There were two parts divided by a ten-minute intermission. At the end, David passed around a loaf of bread that Steve had baked during the show. We all pulled off pieces to chew. It was delicious!
The next morning we all gathered in the living room of the Storyteller’s Riverhouse for David’s workshop.
He said he didn’t have any of the handouts or other things that we had enjoyed in the first two workshops of the retreat, but “I will give you myself as much as I can.”
This is no small gift. David’s mind is as well-stocked as the great library of Alexandria. He also has a knack for exegesis, for exploring and explaining something point by point, word by word, or in this case, artistic choice by artistic choice.
His “Going Deep” workshop was therefore more of a companionable, conversational lecture than an invitation to self-reflection or a hands-on introduction to ritual, but it was textured and fascinating, rich with both personal insights and scholarship. Even though it was very different from either Liz Warren’s workshop or Marilyn Omifunke Torres’ workshop, I found it equally satisfying.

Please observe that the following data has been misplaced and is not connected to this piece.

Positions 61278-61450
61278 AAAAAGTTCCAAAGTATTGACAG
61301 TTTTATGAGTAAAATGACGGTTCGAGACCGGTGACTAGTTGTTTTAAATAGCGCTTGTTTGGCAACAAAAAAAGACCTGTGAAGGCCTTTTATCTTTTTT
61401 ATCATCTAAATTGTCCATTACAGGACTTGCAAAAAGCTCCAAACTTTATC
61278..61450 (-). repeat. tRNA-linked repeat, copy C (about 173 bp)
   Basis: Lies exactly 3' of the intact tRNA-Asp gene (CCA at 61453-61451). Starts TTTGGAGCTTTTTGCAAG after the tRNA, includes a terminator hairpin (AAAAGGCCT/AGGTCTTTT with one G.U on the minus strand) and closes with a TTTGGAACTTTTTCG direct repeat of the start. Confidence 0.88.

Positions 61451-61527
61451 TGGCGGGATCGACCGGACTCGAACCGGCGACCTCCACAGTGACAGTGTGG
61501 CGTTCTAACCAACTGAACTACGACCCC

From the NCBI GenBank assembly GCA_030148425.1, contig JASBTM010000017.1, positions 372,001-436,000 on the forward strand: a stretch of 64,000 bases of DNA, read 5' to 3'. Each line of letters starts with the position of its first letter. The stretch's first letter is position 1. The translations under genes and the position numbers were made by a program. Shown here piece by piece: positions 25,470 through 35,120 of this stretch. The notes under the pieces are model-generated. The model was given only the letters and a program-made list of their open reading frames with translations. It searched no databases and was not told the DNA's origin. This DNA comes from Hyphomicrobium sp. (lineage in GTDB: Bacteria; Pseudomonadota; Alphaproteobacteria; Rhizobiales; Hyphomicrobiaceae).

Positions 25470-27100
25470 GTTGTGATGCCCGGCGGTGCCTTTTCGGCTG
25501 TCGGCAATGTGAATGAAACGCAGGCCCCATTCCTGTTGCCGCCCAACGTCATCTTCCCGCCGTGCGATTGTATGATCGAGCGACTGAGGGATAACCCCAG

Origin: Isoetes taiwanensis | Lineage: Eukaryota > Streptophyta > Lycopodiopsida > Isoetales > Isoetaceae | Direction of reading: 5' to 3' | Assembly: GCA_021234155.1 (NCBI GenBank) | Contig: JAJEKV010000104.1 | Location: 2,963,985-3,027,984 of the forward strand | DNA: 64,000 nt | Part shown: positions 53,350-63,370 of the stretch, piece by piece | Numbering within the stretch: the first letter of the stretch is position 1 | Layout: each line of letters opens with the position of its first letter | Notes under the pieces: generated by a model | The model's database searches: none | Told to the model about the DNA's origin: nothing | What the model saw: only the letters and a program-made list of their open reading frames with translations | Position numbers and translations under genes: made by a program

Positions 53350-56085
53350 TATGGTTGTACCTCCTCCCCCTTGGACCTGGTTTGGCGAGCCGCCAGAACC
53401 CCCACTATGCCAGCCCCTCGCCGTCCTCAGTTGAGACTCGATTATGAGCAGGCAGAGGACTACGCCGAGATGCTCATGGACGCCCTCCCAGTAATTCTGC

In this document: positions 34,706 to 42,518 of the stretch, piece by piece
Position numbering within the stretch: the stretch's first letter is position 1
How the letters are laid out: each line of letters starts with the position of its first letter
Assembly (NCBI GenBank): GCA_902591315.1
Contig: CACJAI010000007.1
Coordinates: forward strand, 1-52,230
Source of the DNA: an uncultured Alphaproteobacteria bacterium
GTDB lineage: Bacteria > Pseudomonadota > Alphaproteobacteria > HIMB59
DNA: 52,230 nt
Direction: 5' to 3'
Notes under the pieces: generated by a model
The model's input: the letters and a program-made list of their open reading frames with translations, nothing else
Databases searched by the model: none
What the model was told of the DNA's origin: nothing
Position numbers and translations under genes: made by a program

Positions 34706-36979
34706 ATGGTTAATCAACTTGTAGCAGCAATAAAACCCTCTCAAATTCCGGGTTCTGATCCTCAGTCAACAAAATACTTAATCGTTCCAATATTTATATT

David had brought an iPod in a small case that converted into a nifty little stereo system. He played the pre-show music as we all were getting settled with our notebooks and coffee cups. He had also brought a small crate of books. He spread them out in a loose pile at his feet, ready to hold up as he mentioned them in his talk.
He began by saying that he planned to go through the show again, sharing information about the artistic choices he had made. However, first he wanted to give everyone a chance to integrate the stories from the previous two nights as well as the one he had told. He asked everyone to help him create a conversation of images and moments from all three pieces, “Like an overture in musical theatre weaves together the themes of an entire piece.”